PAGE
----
Megastructures In Fact And Fiction


I’ve come upon them in many books and science-fiction TV shows.

In science fiction and speculative (or exploratory) engineering, a megastructure is an enormous self-supporting artificial construct. The definition is often informal and varies from source to source, but generally requires at least one dimension to be in the hundreds of kilometers. Other criteria such as rigidity or contiguousness are sometimes also applied, so large clusters of associated smaller structures may or may not qualify. The products of megascale engineering or astroengineering are megastructures.

Megastructures appear as the product of technologically advanced spacefaring cultures.

The video game Halo also features them.

Megastructures are also a key part in the Alastair Reynolds novel Pushing Ice.

In Iain M. Banks’ unviverse:

In Iain M. Banks‘ fictional Culture universe, an orbital (sometimes also simply called an O or a small ring) is a purpose-built space habitat forming a massive ring (though much smaller than a ringworld) rotating to simulate gravity.

Its inhabitants, often numbering many billions, live on the inside of the ring, where continent-sized ‘plates’ have been shaped to provide all sorts of natural environments and climates, often with the aim of producing especially spectacular results.

Unlike the Halos or orbitals, ringworlds are another matter.

The “Ringworld” is an artificial ring about one million miles wide and approximately the diameter of Earth’s orbit (which makes it about 600 million miles in circumference), encircling a sol-type star. It rotates, providing an artificial gravity that is 99.2% as strong as Earth’s gravity through the action of centrifugal force. Ringworld has a habitable flat inner surface equivalent in area to approximately three million Earth-sized planets. Walls 1000 miles tall along the edges retain the atmosphere. The Ringworld could be regarded as a thin, rotating slice of a Dyson sphere, with which it shares a number of characteristics. Niven himself thinks of the Ringworld as “an intermediate step between Dyson spheres and planets.” To this end, one must understand that in the context of the books the Ringworld was described to have an approximate mass equal to the sum of all the planets in our solar system, and that the adventurers surmised that when the ringworld was built that it was made literally using all the planets in that system as their source of material down to the last asteroid and/or moon as the Ringworld star has no other bodies in orbit. In Ringworld’s Children it is additionally explained that it took the reaction mass of roughly 20 Jupiter masses to spin up the ring; thus the combined mass of the planets of the original system was that much larger than our solar system’s.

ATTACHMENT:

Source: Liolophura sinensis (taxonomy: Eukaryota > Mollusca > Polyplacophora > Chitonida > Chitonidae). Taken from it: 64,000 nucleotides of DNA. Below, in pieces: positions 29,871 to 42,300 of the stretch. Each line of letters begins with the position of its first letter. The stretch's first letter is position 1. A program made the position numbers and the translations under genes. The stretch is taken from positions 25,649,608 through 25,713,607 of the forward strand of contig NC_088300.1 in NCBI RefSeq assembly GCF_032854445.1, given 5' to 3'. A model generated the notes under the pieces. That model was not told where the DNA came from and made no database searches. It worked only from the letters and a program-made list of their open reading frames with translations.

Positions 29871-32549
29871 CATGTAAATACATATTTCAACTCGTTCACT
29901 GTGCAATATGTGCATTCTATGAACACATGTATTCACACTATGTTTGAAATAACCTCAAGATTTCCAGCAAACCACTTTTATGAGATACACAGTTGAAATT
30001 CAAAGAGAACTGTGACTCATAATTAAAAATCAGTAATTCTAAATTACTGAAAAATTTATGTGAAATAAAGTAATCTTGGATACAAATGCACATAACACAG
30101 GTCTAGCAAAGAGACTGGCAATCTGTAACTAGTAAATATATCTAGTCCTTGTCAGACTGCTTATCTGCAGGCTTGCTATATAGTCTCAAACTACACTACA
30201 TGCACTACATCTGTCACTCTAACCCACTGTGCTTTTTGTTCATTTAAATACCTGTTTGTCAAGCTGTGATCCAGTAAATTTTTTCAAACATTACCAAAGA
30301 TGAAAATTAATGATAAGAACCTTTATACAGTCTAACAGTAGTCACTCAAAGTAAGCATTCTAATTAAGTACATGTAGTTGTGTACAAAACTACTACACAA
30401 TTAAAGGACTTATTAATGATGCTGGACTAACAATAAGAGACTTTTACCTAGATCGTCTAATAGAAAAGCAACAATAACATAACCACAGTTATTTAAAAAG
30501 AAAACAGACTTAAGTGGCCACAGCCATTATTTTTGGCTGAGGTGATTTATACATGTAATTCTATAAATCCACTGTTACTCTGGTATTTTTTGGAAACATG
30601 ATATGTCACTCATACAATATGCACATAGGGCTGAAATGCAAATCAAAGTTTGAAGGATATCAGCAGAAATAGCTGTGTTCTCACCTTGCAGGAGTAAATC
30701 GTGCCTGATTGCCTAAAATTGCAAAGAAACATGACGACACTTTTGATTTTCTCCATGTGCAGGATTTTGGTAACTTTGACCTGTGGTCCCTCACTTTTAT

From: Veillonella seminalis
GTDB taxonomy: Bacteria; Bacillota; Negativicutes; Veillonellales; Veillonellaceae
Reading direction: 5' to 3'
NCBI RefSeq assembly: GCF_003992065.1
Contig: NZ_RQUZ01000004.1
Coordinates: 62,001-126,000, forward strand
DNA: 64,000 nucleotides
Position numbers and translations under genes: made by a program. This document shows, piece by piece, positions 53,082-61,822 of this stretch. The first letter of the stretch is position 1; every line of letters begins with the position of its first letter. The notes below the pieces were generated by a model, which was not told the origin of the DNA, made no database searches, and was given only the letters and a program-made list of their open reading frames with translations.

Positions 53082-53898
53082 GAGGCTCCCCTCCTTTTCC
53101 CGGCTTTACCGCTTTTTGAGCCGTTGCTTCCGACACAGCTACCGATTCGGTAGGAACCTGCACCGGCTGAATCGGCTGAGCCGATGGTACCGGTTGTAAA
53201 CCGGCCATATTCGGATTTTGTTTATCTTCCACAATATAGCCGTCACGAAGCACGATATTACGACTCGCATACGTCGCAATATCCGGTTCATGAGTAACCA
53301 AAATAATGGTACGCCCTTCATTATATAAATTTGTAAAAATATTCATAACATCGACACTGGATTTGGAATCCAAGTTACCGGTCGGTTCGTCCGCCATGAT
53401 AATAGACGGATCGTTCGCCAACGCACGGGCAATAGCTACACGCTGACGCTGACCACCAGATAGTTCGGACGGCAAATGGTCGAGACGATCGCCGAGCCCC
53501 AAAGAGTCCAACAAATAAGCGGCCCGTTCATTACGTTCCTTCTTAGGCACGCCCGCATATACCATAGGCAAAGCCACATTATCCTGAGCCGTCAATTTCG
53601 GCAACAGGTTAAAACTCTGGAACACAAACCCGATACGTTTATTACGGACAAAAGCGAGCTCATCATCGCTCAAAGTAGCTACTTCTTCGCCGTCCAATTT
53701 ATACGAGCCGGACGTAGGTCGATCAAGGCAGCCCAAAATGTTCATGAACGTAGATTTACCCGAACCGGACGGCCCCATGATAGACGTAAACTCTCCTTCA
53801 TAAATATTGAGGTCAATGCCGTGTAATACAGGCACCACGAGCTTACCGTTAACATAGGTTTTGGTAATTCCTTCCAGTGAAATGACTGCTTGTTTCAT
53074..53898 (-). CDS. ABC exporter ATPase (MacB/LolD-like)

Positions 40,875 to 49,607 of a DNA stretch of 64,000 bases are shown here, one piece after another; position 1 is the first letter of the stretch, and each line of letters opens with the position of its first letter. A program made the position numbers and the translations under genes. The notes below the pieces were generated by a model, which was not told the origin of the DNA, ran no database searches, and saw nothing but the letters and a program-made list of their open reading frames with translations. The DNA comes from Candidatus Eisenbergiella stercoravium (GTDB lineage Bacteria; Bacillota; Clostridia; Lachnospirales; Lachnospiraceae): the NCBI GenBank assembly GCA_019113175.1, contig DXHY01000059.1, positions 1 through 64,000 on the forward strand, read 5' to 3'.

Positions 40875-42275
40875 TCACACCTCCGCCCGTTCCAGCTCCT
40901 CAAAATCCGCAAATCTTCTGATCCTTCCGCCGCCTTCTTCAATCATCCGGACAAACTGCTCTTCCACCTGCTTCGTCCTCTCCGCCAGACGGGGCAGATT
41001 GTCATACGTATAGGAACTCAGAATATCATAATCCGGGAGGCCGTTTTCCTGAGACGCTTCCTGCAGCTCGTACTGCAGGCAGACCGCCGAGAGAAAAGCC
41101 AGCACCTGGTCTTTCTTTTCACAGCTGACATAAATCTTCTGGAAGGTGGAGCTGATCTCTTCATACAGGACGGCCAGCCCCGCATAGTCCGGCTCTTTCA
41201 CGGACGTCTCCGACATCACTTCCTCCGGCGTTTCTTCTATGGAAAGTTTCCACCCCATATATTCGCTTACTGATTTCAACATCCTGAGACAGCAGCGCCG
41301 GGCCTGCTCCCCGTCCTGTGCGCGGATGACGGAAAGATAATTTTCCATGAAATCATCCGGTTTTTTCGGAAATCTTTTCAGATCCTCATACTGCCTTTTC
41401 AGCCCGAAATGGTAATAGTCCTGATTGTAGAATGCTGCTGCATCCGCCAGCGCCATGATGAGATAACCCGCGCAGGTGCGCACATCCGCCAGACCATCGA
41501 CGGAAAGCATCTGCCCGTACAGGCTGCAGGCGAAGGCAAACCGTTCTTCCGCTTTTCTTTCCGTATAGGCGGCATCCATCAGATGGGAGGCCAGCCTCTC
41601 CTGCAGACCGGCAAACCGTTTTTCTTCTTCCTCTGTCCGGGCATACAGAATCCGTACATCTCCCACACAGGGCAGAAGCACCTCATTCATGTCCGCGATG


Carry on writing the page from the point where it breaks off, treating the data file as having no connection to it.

It has the flat inner surface of three million Earths!

To spin up the ring, it took the reaction mass of roughly 20 Jupiter masses!

And according to the author and creator of the concept, ringworlds are an intermediate step to a Dyson sphere.

A Dyson sphere (or shell as it appeared in the original paper) is a hypothetical megastructure that was originally described by Freeman Dyson as a system of orbiting solar power satellites meant to completely encompass a star and capture its entire energy output. Dyson speculated that such structures would be the logical consequence of the long-term survival of technological civilizations, and proposed that searching for evidence of the existence of such structures might lead to the detection of advanced intelligent extraterrestrial life.

I find the whole concept mindboggling.

Still, they are an important part of science-fiction. I’ve actually used them as well in my story Post-Mortem, taking place thousands of years later in the Galactic Rim universe.

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2 responses to “Megastructures In Fact And Fiction”

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